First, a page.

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Here is my code:

<?php

$madeUpObject = new \stdClass();
$madeUpObject->madeUpProperty = "abc";

echo $madeUpObject->madeUpProperty;
echo "<br />";

if (property_exists('stdClass', 'madeUpProperty')) {
    echo "exists";
} else {
    echo "does not exist";
}
?>

And the output is:

abc does not exist

So why does this not work?

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Because the made up property isn't defined in stdClass, but $madeUpObject? –  Pekka 웃 Feb 1 '13 at 21:07
    
@Pekka웃 Isn't $madeUpObject an instance of stdClass? –  Koray Tugay Feb 1 '13 at 21:08
    
Sure, but setting a property on an instance is not going to change the class definition, is it? –  Pekka 웃 Feb 1 '13 at 21:09
    
@Pekka웃 When you do not have a property in a class but access $instanceOfThatClass->nonExistingProperty, a public field is generated by php. –  Koray Tugay Feb 1 '13 at 21:14
2  
Yes but not in the class definition of stdClass –  Pekka 웃 Feb 1 '13 at 21:14

3 Answers 3

up vote 8 down vote accepted

Try:

if( property_exists($madeUpObject, 'madeUpProperty')) {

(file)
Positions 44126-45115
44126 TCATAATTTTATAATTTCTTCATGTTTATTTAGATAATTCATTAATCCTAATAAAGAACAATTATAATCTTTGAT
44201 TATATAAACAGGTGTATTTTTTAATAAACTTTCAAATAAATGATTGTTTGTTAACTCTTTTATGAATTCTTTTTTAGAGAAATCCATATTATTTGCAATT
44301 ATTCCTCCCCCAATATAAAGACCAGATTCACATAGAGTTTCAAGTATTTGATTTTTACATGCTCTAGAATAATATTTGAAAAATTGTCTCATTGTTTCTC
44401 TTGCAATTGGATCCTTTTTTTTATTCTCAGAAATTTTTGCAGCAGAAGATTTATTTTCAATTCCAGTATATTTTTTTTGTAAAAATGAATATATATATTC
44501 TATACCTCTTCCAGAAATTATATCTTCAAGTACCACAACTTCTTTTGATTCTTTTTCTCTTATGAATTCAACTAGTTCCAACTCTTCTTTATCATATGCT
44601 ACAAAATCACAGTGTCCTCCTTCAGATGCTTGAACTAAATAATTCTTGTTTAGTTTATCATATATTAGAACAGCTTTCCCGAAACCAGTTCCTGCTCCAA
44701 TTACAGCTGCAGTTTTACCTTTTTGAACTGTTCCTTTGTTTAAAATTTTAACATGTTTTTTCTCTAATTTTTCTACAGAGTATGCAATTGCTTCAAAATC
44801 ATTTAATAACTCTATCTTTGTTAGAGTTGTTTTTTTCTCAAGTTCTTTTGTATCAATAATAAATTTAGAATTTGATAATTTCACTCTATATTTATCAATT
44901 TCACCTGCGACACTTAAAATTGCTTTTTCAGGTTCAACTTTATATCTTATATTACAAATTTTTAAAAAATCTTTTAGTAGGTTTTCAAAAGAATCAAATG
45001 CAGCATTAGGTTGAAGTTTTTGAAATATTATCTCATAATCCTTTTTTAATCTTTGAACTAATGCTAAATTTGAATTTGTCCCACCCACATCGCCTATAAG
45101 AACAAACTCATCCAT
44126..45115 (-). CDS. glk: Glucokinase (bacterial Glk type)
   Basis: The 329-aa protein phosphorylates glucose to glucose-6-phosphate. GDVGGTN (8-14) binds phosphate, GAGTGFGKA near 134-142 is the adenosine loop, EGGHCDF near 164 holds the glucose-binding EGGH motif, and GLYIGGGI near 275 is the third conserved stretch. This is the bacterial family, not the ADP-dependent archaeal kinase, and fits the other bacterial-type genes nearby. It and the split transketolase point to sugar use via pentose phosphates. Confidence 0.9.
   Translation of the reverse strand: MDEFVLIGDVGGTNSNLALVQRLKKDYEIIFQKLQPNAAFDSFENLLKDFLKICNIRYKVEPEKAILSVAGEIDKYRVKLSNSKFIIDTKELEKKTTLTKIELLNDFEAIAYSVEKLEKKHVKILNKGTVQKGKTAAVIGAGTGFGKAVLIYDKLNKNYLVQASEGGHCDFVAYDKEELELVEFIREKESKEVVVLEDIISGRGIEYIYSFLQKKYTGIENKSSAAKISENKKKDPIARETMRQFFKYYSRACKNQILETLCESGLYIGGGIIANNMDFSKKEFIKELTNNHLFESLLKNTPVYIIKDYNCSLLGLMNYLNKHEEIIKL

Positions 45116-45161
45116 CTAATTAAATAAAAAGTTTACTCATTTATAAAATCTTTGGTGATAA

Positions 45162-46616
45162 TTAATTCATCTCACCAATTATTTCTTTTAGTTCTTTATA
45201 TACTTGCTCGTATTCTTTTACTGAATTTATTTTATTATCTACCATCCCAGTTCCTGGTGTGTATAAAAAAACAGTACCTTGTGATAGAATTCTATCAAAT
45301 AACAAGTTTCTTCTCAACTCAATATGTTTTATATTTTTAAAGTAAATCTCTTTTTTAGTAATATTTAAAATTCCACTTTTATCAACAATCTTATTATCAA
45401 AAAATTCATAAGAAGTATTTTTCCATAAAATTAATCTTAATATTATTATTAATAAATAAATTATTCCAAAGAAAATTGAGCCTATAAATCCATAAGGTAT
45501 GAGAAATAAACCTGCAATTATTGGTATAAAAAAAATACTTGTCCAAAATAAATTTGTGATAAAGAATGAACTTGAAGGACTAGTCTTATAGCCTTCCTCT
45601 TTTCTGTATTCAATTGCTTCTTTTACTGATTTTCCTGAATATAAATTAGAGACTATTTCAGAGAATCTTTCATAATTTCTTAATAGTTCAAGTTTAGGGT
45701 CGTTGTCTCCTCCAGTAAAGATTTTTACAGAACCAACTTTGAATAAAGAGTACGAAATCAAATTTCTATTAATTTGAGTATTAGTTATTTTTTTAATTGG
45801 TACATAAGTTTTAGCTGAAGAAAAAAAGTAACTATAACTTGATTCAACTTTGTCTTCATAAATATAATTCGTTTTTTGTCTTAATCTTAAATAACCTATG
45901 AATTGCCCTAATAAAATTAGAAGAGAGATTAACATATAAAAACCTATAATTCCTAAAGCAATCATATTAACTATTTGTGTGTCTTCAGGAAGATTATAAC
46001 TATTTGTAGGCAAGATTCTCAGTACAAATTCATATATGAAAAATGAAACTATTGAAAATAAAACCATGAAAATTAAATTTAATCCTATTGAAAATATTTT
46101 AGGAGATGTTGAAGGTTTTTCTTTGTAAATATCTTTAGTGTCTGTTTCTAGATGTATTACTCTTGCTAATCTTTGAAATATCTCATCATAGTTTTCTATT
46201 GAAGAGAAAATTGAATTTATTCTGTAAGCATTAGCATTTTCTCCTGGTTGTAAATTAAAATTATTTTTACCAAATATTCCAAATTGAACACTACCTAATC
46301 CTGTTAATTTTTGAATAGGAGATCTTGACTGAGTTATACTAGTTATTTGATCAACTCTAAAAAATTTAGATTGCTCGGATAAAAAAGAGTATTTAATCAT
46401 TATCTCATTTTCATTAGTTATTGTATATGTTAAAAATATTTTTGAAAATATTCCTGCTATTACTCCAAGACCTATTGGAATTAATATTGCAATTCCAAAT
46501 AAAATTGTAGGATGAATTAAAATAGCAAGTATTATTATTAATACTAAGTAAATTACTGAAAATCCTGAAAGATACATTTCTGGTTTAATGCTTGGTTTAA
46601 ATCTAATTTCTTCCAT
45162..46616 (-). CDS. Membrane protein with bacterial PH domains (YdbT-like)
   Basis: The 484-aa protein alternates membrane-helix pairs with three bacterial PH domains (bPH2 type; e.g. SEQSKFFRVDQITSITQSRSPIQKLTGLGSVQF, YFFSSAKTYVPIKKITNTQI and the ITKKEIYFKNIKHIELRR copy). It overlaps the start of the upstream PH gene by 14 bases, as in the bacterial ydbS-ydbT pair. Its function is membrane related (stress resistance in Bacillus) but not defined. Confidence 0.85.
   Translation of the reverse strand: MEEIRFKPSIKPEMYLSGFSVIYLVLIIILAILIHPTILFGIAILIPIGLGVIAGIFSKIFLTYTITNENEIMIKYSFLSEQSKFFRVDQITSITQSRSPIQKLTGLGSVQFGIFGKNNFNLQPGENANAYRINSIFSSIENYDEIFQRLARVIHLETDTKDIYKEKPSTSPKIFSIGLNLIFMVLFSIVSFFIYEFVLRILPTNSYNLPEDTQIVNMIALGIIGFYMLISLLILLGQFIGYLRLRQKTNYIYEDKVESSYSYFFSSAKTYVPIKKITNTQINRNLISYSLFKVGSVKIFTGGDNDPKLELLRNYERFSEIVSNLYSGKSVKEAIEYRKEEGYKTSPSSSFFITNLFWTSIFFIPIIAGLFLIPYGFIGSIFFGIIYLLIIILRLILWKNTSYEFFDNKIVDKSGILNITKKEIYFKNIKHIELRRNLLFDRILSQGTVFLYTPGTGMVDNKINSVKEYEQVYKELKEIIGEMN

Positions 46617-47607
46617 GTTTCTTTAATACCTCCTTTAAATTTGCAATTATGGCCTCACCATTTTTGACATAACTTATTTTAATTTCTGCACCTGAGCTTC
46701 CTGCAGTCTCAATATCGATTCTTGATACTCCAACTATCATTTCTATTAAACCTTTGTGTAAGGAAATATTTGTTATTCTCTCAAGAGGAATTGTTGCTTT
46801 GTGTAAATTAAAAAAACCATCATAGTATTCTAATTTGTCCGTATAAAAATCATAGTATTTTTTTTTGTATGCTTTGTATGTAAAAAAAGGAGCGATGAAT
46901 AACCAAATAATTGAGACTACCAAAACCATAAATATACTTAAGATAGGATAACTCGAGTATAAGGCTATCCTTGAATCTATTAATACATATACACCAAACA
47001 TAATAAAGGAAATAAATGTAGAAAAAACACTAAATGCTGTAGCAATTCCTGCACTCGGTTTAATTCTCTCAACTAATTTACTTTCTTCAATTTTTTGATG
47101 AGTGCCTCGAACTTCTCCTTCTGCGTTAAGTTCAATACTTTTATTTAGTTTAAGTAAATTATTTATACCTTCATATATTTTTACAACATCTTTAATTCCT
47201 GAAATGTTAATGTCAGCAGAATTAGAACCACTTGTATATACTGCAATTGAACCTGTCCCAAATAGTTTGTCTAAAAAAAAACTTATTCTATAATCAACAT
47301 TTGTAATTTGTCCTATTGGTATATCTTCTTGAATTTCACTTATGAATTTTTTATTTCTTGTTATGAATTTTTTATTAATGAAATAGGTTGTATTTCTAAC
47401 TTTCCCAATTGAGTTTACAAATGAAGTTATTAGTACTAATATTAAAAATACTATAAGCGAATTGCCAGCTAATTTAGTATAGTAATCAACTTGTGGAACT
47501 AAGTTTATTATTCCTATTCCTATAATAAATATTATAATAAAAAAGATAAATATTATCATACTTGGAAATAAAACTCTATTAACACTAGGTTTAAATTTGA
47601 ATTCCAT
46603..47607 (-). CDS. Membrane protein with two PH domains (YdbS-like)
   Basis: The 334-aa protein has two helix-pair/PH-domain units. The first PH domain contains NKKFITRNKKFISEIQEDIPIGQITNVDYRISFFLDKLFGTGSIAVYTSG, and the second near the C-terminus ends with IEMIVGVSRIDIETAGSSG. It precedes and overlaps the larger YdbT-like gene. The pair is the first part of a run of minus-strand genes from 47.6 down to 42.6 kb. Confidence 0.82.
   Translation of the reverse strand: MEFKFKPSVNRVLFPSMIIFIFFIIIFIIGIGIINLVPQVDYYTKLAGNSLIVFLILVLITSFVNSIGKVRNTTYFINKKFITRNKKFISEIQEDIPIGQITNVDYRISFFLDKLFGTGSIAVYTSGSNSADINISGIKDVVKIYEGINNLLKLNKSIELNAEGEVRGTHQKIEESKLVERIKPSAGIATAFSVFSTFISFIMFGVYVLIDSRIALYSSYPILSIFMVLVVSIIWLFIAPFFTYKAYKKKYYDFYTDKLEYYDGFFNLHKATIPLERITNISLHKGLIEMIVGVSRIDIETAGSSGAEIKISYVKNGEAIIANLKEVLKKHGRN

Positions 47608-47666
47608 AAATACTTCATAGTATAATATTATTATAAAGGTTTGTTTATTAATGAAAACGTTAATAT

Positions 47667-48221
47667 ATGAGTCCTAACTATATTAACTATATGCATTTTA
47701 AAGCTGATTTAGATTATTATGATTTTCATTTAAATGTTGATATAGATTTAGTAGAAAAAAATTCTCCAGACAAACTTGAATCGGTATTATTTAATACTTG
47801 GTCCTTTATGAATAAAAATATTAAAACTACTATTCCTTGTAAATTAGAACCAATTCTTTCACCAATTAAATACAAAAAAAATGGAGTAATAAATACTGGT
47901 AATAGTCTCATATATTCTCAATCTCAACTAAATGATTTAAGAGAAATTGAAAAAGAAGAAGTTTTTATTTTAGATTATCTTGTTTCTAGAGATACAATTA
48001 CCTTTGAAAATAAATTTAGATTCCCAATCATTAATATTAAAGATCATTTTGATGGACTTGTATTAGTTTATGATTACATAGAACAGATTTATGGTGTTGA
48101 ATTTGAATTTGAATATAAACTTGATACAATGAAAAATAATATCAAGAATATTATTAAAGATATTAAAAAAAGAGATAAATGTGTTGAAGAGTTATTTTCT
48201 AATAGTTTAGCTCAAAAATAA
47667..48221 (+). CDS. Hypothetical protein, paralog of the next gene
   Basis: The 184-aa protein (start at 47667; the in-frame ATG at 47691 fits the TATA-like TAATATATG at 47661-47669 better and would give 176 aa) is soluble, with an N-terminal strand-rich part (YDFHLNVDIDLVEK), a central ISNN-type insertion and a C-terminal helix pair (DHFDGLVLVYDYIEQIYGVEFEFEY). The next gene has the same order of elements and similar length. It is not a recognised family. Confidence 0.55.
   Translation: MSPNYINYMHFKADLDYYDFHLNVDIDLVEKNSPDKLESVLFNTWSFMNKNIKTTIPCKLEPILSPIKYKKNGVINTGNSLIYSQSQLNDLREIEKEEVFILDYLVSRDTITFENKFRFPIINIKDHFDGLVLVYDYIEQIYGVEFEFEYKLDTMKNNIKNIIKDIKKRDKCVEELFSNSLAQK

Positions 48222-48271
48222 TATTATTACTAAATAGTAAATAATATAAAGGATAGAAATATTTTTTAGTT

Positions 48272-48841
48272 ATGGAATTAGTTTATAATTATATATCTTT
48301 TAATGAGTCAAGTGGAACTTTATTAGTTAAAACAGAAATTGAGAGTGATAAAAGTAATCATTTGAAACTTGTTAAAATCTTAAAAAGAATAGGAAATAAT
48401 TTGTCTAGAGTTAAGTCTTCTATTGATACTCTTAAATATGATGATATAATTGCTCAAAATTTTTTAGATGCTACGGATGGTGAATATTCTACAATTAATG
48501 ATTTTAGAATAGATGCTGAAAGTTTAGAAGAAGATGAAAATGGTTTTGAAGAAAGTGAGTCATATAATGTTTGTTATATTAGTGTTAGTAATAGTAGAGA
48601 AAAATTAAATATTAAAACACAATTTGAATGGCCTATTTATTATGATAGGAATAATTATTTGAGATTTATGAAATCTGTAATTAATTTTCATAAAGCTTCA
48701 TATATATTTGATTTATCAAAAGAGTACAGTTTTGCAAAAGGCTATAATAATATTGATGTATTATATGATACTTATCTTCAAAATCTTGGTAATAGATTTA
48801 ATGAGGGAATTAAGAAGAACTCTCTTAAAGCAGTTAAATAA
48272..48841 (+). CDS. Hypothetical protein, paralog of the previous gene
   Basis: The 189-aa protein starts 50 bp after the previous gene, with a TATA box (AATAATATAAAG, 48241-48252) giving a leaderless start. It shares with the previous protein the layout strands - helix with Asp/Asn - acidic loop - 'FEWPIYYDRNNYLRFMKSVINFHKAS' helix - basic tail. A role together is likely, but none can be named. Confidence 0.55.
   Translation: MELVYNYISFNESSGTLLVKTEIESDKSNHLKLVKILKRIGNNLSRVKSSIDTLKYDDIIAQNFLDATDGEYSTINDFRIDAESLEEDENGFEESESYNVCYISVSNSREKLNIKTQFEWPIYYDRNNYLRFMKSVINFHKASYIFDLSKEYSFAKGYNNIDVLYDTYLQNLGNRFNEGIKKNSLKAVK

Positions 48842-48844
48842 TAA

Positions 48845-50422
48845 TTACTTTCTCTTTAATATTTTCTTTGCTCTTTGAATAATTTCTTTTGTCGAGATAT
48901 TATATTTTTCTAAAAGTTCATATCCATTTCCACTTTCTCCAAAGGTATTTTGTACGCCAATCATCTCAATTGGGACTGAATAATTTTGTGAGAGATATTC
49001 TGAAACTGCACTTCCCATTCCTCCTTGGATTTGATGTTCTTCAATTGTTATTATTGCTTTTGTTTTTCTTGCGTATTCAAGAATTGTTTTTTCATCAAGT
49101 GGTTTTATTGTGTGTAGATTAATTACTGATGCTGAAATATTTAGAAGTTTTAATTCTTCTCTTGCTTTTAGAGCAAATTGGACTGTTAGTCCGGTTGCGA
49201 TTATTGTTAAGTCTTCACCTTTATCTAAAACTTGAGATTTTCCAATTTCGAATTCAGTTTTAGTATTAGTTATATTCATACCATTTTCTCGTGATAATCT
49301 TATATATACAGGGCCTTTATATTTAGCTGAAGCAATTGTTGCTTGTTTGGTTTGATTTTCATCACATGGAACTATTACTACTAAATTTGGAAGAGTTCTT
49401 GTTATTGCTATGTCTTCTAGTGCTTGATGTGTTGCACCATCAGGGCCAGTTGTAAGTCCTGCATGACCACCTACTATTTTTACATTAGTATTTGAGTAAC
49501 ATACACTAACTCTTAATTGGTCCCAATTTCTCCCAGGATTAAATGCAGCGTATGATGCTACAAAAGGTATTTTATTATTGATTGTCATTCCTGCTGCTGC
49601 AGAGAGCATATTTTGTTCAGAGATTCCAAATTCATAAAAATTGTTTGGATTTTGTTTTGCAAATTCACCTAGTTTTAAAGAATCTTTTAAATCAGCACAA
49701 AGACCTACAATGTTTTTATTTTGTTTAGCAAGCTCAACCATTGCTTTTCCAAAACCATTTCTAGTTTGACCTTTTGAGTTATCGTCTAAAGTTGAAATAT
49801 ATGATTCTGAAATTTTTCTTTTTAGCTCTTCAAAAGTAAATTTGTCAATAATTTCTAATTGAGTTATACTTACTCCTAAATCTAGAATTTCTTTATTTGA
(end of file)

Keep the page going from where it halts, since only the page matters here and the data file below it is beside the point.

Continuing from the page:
Specifying the class name (instead of the object like I have done) means in the stdClass definition, you'd need the property to be defined.

You can see from this demo that it prints:

abc
exists 
share|improve this answer
    
So $madeUpObject is an instance of class madeUpObject ? –  Koray Tugay Feb 1 '13 at 21:12
1  
No, it's an instance of stdClass. You're setting a property dynamically (which isn't specified in the class defintion of stdClass). That's why you can't specify the class name as a string to property_exists(). You need to give it the newly created object, since that object is the only thing that has the newly created property. –  nickb Feb 1 '13 at 21:14
    
Interesting. So the class does not have the field, but the object does.. Thanks. –  Koray Tugay Feb 1 '13 at 21:15

Because stdClass does not have any properties. You need to pass in $madeUpObject:

property_exists($madeUpObject, 'madeUpProperty');

The function's prototype is as follows:

bool property_exists ( mixed $class, string $property )

The $class parameter must be the "class name or an object of the class". The $property must be the name of the property.

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So madeUpObject is an instance of class madeUpObject? –  Koray Tugay Feb 1 '13 at 21:11
    
No it's an instance of stdClass. –  nickb Feb 1 '13 at 21:11
    
See the documentation: php.net/property_exists It explains it nicely. –  Sverri M. Olsen Feb 1 '13 at 21:13

Unless you're concerned about NULL values, you can keep it simple with isset.

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